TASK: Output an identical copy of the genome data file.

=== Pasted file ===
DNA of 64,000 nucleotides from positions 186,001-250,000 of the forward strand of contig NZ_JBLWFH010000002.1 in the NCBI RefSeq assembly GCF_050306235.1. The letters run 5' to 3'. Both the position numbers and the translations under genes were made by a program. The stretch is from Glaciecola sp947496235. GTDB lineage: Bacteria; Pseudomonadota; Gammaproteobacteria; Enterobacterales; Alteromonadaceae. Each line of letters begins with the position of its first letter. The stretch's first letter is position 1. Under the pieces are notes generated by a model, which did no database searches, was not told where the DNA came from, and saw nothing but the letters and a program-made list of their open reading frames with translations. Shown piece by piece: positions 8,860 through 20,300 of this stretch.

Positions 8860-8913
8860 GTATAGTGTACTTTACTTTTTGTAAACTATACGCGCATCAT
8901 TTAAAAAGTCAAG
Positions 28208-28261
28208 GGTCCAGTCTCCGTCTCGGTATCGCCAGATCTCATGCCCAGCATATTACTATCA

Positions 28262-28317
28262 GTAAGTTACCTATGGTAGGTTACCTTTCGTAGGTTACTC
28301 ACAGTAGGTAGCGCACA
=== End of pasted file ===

DNA of 64,000 nucleotides from positions 186,001-250,000 of the forward strand of contig NZ_JBLWFH010000002.1 in the NCBI RefSeq assembly GCF_050306235.1. The letters run 5' to 3'. Both the position numbers and the translations under genes were made by a program. The stretch is from Glaciecola sp947496235. GTDB lineage: Bacteria; Pseudomonadota; Gammaproteobacteria; Enterobacterales; Alteromonadaceae. Each line of letters begins with the position of its first letter. The stretch's first letter is position 1. Under the pieces are notes generated by a model, which did no database searches, was not told where the DNA came from, and saw nothing but the letters and a program-made list of their open reading frames with translations. Shown piece by piece: positions 8,860 through 20,300 of this stretch.

Positions 8860-8913
8860 GTATAGTGTACTTTACTTTTTGTAAACTATACGCGCATCAT
8901 TTAAAAAGTCAAG
Positions 28208-28261
28208 GGTCCAGTCTCCGTCTCGGTATCGCCAGATCTCATGCCCAGCATATTACTATCA

Positions 28262-28317
28262 GTAAGTTACCTATGGTAGGTTACCTTTCGTAGGTTACTC
28301 ACAGTAGGTAGCGCACA